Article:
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Randomizing Transmission Delays in a Closed Ring Environment

IP.com Disclosure Number: IPCOM000045431D
Original Publication Date: 1983-Mar-01
Included in the Prior Art Database: 2005-Feb-07
Document File: 1 page(s) / 12K

Publishing Venue

IBM

Related People

Weiss, L: AUTHOR

Abstract

In a closed-ring peer to peer communication network, in which data processing stations communicate by circulating structured variable length information frames and response frames around a unidirectional ring, stations may be governed at the software level by a locking protocol in which a subchannel at a first station may be dedicated exclusively for reception of a multi-frame data message from a particular second station. In this configuration the first station rejects data sent to it from stations other than the second station, but subsequently "broadcasts" a "not busy" control frame (i.e., a frame addressed to all other stations) when its locked mode reception is completed.

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Randomizing Transmission Delays in a Closed Ring Environment

In a closed-ring peer to peer communication network, in which data processing stations communicate by circulating structured variable length information frames and response frames around a unidirectional ring, stations may be governed at the software level by a locking protocol in which a subchannel at a first station may be dedicated exclusively for reception of a multi- frame data message from a particular second station. In this configuration the first station rejects data sent to it from stations other than the second station, but subsequently "broadcasts" a "not busy" control frame (i.e., a frame addressed to all other stations) when its locked mode reception is completed.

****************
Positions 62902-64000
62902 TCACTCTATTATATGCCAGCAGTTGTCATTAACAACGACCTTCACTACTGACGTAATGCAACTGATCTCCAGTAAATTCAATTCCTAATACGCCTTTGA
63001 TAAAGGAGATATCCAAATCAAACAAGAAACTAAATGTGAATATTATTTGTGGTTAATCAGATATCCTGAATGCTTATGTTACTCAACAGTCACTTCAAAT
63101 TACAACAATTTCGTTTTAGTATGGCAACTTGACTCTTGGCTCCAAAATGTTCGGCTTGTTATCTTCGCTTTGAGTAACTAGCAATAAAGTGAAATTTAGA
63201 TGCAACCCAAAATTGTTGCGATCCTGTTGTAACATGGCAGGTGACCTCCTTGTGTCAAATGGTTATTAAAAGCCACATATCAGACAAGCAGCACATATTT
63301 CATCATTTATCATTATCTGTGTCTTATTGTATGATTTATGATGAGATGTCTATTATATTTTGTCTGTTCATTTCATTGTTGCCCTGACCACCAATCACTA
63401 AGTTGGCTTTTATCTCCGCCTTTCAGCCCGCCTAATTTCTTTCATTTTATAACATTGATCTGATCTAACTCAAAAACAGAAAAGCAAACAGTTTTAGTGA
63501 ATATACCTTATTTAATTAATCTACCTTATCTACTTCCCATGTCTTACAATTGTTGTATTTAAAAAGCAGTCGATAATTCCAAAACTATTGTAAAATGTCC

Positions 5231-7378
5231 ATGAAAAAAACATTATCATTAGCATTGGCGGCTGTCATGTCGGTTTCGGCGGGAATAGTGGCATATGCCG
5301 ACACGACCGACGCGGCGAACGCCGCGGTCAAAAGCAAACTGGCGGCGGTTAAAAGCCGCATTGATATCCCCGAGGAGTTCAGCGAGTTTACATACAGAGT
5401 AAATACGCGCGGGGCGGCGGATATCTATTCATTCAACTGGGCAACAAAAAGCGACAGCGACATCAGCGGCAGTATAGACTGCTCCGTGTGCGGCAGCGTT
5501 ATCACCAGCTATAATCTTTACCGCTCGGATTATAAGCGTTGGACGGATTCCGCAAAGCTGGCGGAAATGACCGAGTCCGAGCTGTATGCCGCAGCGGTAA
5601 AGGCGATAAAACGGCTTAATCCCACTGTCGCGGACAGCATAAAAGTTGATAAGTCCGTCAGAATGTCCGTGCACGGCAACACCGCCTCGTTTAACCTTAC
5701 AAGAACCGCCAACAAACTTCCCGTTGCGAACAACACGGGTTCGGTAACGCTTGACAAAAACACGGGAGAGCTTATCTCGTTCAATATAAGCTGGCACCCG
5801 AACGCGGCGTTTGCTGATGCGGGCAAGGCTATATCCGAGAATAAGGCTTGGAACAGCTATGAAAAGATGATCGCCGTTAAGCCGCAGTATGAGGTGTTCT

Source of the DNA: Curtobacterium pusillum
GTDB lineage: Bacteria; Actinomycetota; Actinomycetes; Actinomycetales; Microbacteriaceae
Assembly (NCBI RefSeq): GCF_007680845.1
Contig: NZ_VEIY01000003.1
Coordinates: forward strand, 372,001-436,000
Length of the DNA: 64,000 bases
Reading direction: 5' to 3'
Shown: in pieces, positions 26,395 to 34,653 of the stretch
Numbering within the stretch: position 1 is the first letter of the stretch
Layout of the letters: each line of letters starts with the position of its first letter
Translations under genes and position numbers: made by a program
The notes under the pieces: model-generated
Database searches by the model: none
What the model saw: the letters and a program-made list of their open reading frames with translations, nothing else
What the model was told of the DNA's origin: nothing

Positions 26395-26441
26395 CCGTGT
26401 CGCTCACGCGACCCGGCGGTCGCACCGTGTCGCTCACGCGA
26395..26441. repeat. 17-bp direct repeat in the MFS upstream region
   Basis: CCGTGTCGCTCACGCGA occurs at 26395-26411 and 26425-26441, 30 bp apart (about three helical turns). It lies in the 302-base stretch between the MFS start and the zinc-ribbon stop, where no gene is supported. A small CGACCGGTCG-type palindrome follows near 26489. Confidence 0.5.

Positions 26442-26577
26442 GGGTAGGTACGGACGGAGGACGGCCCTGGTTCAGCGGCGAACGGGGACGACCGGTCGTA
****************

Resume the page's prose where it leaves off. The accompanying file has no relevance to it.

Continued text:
In order to avoid a potential deadlock, stations receiving the "not busy" frame, and desiring to send data to the first station, evoke preassigned time-out delays of different deviations before attempting respective data transmissions. These delays are characterized by: D=NK, where D is the delay time in seconds, N is a random number from 0 through 7, and K is a constant equal to: number of bytes in a maximum length frame X 1.1/ ring data rate in bytes.

Invocation of this algorithm effectively randomizes the timing of transmissions from stations which may be in contention, and significantly reduces the number of re-attempted transmissions required of such stations (thereby reducing the inefficient use of ring bandwidth for repeat...